I have no intention of turning this post into a debate about the merits of soccer; if you're here, odds are good that you're a fan. If not, odds are you're a troll. In order to make a point, however, I need to mention the fact that many critics of the sport tend to mention the lack of scoring as the largest factor preventing them from becoming fans. And while I obviously don't agree, I can see it. I'm at best a casual fan of basketball, and when I am emotionally invested it's generally a matter of civic pride (for a city I have mostly negative feelings towards, oddly enough.) Most of my disinterest stems from fact that there's too much scoring; I dislike shootouts in American football for similar reasons. People look for different things out of sports, and there's a reason soccer and baseball are my favorites.
If you're casual fan or a curious newcomer watching today, and you're pulling for the United States? I've got to think you understand now. Even if you're never going to become crazy about soccer, if you had even a shred of emotional investment in the outcome of the match, you felt it. The ball Algeria sent off the bar in the 4th minute. Altidore missing the sitter. The questionable (though in my view not nearly as horrendous as it's being made out to be) offside call that erased an apparent Clint Dempsey goal. Wasted chance after wasted chance by the US, dangerous counter after dangerous counter by Algeria. As fun as it can be to watch your team win in a rout, matches like this are what keep us coming back.It's been said often enough that it's probably reached the point of being a cliche, but soccer is 90-plus minutes of absolute torture. If you're lucky, it's peppered with brief moments of rapture. If you're really lucky, those moments of rapture do not immediately revert to torture. Supports of the US have had many moments of have had their fair share of fleeting joy so far in this tournament. From Altidore's narrow miss that would have put them ahead against England to Edu's goal-that-wasn't against Slovenia to Dempsey's goal-that-wasn't today. It can be hell. More often than not it is hell. And there's really nothing worse than being in total control of a match that you absolutely must win and being incapable of taking control where it actually matters. Algeria's defense had its moments, but let's be honest; the US were dominant. On a day when they're capable of finishing, the US probably win this match by two or three goals. Even the best teams in the world struggle to put the ball in the net on occasion, but in those cases you expect them to break through eventually. The US are not one of the best teams in the world, however, and the entire match had an overtone of dread inevitability.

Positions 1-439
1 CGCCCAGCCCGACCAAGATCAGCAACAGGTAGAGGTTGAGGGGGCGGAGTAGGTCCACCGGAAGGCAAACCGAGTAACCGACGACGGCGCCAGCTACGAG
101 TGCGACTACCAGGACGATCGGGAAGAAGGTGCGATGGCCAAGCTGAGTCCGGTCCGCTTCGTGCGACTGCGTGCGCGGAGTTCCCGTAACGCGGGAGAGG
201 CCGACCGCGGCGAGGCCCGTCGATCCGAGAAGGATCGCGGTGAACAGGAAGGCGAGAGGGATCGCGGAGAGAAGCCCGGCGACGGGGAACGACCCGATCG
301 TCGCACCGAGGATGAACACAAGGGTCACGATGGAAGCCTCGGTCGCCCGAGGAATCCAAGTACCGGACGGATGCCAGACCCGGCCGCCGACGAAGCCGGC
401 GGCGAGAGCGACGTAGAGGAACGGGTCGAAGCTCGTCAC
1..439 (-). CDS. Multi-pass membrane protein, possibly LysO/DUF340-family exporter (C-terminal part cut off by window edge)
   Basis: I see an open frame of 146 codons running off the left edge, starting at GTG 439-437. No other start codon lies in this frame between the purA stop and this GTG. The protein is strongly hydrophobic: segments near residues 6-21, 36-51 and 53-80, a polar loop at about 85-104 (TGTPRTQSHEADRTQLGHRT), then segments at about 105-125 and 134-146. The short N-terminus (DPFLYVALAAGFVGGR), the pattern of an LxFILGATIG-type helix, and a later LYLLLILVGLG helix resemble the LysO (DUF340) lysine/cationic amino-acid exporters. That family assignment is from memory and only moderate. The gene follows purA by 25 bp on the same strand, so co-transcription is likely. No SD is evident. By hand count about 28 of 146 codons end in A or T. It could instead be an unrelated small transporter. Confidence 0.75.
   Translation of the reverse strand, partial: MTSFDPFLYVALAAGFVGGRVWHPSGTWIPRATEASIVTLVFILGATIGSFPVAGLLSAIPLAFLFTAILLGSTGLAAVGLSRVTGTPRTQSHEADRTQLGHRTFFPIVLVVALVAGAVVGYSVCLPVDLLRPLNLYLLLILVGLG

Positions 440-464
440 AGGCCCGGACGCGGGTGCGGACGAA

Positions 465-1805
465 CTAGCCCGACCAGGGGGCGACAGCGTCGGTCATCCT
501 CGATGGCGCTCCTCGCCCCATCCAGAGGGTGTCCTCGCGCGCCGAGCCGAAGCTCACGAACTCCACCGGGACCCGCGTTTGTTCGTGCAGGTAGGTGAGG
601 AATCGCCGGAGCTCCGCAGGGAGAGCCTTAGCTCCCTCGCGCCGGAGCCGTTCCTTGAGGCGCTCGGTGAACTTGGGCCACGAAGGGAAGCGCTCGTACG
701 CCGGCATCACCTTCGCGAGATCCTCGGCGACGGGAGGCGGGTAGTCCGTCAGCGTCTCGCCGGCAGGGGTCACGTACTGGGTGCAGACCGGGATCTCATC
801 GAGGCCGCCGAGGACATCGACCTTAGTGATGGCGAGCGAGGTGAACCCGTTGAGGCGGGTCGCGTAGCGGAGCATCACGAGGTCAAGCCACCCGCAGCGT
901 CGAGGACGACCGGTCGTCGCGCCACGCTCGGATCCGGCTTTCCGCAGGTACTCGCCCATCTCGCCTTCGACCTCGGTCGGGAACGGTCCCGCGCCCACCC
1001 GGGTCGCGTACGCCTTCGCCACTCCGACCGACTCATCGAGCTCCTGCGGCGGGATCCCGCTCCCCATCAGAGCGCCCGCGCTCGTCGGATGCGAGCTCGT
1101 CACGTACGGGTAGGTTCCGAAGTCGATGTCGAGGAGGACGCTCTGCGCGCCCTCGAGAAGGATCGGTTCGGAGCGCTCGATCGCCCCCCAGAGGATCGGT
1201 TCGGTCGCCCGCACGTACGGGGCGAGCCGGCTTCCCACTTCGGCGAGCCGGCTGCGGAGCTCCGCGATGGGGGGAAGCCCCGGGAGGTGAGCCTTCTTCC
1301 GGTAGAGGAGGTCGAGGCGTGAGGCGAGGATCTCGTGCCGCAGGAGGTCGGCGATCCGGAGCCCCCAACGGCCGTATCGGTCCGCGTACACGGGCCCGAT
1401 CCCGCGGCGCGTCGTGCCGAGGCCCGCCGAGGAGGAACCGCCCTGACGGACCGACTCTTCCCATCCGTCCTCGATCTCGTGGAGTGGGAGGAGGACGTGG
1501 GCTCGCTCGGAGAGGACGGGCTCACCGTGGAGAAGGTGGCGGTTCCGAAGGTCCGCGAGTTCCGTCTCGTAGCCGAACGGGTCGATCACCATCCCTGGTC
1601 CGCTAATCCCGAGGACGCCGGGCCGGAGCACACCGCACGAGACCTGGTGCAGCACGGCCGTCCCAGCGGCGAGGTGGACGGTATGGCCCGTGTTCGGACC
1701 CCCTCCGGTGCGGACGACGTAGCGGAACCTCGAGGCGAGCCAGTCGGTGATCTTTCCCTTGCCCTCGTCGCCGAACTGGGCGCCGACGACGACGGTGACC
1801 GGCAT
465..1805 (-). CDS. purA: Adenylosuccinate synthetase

What happened in the 92nd minute, though? That was it. That's why we put ourselves through all this torture. When Donovan managed to come out of nowhere and capitalize on what looked like yet another wasted chance, it made the monumental emotional swing that followed the realization that Edu's goal would not count look like nothing. All of the disappointments of the past two weeks faded away into nothing; the US had gone from staring down a first round exit that many would call a massive failure to winning their group and securing what could very well be a winnable match in the Round of 16. And while I'm not naive enough to think that this is the moment that leads to soccer's popularity suddenly exploding in the United States, at the very least I hope it makes people get why it is that we love it, if only just a little bit.
As far as the match itself, Tim Howard was incredible as always. Aside from his typically stellar play in goal, he managed to have a not-insignificant role in creating the breakaway that led to the winner. Donovan had a shaky start but pulled it together in a big way and managed to put himself in position to send his team to the next round. The defense was poor for the most part, but it is only fair to point out that a lot of that was tactical; Bradley took a calculated risk in believing that Algeria's lack of offensive power made heavily involving the defense in the attack a risk worth taking, and I tend to agree with him. Algeria looked dangerous on occasion, but aside from hitting the bar early on (which was due to a standard defensive lapse more than being caught out of position due to the taking of risks) Algeria didn't look much of a real threat at goal. Jozy Altidore was obviously not 100% fit (or anywhere close,) but he gave everything he had and was instrumental in helping create several real chances. In my eyes though, Benny Feilhaber was Man of the Match; his play at both ends was inspired and the US looked more dangerous in the attack and more composed in their own end from the second he came on.
I mean it when I say that the early matches today could not have gone more wonderfully. The US win the group and advance to face the runner-up of Group D, which could shockingly be any of the four. England defeated Slovenia to advance as well; they'll get the winner of Group D. The Group Stage has gone well; US and England advance, France explode into a fiery ball of hilarity and several surprise teams have advanced or look to be in a good position to do so in the coming days. It might have started a bit slowly, but this is shaping up to be a pretty great World Cup.